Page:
Immigration Reform News: Lawyers Helping Mexican Migrants Sue Abusive Employers In The US

immigrant workers
Migrant workers from Mexico and Nicaragua harvest Burley tobacco grown by Tucker Farms before hanging the leaves in barns to begin their six week curing process September 9, 2013 in Finchville, Kentucky. The migrant workers participate in the U.S. Department of Labor's H-2A temporary agricultural program, which allows agricultural employers to hire temporary help for seasonal work. (Photo by Luke Sharrett/Getty Images)

Lawyers on both sides of the border are helping immigrant workers who have suffered from abuses from their abusive employers, ranging from withheld wages, exploitation and trafficking.“For decades attorneys have seen these kinds of abuses against workers,” Staci Jonas, a managing attorney of the human trafficking team at Texas Rio Grande Legal Aid,  “what’s changed in recent years is the realization that this is more than just a wage violation or a human rights complaint. It’s something that there’s a name for: modern day slavery.”

According to csmonitor,  more lawyers, NGOs, migrant advocates and other groups on Mexico and in U.S. have worked together to short circuit a guest-worker system that relies on laborers not knowing that they are entitled to legal opportunities.These advocacy group constantly help farm workers to pursue legal action and to educate workers them about their human rights while working in land of opportunity.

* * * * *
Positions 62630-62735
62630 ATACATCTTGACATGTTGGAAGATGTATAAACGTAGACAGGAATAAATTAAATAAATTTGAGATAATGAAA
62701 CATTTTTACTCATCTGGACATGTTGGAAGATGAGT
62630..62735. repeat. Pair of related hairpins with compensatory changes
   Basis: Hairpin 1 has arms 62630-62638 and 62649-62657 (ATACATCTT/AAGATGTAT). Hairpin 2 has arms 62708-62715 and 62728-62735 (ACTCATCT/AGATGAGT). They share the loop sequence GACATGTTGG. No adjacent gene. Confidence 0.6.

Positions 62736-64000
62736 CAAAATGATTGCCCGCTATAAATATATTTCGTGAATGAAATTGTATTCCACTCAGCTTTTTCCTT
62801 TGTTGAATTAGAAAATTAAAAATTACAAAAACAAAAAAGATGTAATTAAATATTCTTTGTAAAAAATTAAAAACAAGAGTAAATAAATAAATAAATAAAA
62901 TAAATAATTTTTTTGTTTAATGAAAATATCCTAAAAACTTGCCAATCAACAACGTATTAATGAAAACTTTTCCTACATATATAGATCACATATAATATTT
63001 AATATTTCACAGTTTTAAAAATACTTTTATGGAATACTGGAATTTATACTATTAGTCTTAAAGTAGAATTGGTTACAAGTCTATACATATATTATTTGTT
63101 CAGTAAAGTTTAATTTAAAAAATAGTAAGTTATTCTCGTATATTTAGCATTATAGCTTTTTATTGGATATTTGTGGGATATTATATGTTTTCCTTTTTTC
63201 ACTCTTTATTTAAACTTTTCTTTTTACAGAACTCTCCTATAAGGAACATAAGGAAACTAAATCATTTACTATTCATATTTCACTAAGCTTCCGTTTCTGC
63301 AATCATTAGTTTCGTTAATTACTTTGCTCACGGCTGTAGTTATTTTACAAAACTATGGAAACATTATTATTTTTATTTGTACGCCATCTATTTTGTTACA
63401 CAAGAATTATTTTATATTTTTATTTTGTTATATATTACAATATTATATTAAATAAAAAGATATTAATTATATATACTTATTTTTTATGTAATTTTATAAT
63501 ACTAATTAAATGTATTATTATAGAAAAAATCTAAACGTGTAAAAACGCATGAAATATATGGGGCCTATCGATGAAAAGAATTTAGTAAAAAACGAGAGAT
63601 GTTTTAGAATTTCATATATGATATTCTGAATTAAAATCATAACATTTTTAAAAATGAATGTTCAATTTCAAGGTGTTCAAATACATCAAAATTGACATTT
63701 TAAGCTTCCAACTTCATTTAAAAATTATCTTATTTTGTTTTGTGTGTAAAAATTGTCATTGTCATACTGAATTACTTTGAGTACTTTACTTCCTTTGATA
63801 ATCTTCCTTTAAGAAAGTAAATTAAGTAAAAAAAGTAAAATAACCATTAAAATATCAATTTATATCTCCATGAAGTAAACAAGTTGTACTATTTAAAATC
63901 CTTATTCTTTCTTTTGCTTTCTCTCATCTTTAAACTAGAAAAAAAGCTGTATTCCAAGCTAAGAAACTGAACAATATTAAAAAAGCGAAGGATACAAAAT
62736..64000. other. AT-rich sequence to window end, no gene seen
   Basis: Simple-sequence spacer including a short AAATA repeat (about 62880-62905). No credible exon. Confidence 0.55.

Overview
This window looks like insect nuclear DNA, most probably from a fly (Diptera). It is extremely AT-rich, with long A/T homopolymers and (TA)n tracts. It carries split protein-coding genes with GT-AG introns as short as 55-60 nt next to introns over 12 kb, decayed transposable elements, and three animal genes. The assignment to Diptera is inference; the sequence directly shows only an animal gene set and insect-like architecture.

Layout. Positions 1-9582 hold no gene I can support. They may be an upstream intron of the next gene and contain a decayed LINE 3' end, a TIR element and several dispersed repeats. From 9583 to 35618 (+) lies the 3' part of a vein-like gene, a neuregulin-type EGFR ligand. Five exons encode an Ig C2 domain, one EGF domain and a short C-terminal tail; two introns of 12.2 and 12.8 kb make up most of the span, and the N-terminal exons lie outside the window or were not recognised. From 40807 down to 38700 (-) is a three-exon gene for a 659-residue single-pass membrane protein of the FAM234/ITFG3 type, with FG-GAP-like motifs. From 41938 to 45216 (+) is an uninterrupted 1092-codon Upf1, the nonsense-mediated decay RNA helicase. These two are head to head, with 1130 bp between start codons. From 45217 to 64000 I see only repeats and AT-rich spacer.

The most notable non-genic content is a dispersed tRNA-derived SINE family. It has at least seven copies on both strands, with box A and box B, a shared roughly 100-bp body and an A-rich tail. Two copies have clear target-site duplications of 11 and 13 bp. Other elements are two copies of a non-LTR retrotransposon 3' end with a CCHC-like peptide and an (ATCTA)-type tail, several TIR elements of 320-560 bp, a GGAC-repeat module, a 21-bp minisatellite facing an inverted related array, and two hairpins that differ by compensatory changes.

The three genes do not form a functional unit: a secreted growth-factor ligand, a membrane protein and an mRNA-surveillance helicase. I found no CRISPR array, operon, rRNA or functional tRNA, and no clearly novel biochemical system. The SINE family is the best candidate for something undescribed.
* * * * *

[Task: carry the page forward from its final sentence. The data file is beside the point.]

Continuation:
The investigative report tells the story of how some of these workers feared they would be blacklisted by recruiters or that the government wouldn’t issue them future work visas. “The message needs to be clear to US employers that workers aren’t disposable,"  Cathleen Caron, executive director of the Global Workers Justice Alliance, which provides “portable justice” to migrant laborers said to the website," if you don’t have people working in the country of origin to empower workers to access justice at home, [US] employers assume they can send them home and silence them."


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Juliana Barrera

Juliana Barrera started her mass communications career in the entertainment business at Estefan Enterprises, where she successfully participated in a variety of projects related to production, marketing and public relations for the company. She worked for three years as a writer and editor at La Vox Media group, the platform for an independent voice for Hispanic America. Additionally, she completed an internship at VIACOM  engaging audiences through pro-social initiatives. 

Juliana is a graduate student from Florida International University, her major is mass communications  and she has a minor in psychology. Her work has been published by HuffPost LatinoVoices, Latin Times, VOXXI, politic 365, La Opinión and others.